UPDATED with Relativity/Kavanaugh response: Claims of sexual harassment from seven women at Relativity against former Relativity Co-President Adam Fields was found to have been the result of a fraudulent memorandum devised, according to the arbitrator Judge Terry Friedman, by Relativity CEO Ryan Kavanaugh himself. As a result, the arbitrator awarded Fields $8.44M.
The validity of that memo which claimed that more than a handful of women complained to HR to have been subjected to sexual harassment by Fields was also denied by the Managing Director of the company and overseer of HR Carol Genis, who denied ever seeing or authoring the memo. In her testimony during a civil suit brought by Fields against Kavanaugh and Relativity, she stated that she never heard of any harassment claims and knew nothing of the memorandum.
After a forensic audit of the computer was conducted, it was found that the memo had been generated from someone who signed in as “kav, kav,” according to records submitted by Fields as a creditor in the Bankruptcy Court where the former Relativity co-president is seeking $8.44M.
The documents arose from a breach of contract civil complaint filed by Fields against Relativity and Kavanaugh after Fields was fired from the film and television company two years ago. In the recent documents filed in the Bankruptcy Court on May 29, it was shown that the arbitrator in the civil suit awarded Fields $8.44M after ruling that the memo was fabricated. Attached here is the filing and the exhibits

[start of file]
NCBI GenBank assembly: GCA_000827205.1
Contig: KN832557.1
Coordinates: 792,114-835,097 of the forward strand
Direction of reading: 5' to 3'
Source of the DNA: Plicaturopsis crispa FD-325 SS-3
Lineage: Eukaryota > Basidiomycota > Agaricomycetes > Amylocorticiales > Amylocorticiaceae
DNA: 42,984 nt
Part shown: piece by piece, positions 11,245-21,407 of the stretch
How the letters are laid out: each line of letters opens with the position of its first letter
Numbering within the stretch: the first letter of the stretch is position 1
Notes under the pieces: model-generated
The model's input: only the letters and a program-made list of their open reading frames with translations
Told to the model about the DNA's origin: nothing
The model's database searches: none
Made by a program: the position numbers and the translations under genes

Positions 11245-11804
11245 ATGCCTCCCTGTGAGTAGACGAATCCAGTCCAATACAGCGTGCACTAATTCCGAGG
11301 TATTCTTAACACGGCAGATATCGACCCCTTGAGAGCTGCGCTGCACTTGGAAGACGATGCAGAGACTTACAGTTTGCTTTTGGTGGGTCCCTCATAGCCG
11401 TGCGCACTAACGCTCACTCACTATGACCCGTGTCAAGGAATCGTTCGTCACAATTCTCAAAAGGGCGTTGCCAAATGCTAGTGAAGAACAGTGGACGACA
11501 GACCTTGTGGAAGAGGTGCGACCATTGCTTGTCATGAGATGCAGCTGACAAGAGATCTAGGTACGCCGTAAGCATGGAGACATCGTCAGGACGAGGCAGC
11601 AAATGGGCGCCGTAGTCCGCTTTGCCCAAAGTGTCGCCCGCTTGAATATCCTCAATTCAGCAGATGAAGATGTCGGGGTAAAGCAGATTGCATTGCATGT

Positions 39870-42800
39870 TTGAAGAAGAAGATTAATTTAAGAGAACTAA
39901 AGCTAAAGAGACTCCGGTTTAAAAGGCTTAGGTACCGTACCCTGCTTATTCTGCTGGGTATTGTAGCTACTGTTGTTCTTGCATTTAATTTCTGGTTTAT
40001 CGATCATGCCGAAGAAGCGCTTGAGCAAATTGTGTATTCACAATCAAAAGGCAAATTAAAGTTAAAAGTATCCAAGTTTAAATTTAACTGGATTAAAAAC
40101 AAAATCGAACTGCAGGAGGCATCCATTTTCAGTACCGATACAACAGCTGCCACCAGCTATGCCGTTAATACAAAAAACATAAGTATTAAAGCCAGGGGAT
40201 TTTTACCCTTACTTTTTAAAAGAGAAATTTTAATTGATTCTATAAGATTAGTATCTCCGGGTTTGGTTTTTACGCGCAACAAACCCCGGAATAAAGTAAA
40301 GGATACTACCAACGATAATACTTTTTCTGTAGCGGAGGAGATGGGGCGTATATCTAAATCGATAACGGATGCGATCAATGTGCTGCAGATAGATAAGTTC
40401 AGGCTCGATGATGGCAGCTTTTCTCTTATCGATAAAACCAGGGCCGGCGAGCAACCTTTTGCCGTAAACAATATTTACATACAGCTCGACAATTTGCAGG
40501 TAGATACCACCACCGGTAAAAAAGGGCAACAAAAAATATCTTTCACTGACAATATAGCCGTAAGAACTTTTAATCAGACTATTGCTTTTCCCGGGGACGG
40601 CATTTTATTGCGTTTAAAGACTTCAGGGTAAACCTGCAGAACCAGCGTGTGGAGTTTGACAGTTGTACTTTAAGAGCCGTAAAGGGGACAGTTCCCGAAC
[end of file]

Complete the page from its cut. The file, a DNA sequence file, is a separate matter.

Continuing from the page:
The records state that two weeks before trial, Relativity discovered another 2,000 documents, one of which was Fields’ personnel file (that had not previously been produced) and this HR memo supposedly created and written by Genis.
“That document was a several page memorandum … which purported to document a pattern of egregious misconduct by Mr. Fields — none of which, strangely, was mentioned in his termination letter … In an attempt to explain why the memorandum had not been produced earlier, Relativity submitted false declarations from Mr. Kavanaugh and Mr. (Matt) Comeione (Relativity IT director). Mr. Kavanaugh claimed in his declaration that he was the one to ferret out the location of the memorandum. In particular, he declared under oath that he suspected the document had not been produced because it was in a private folder belong (sic) to Ms. Genis’s who was no longer employed at Relativity and after being given special access to Ms. Genis’s supposed private folders, he fortuitously located the memo and provided it to counsel.” Genis was also Kavanaugh’s former attorney.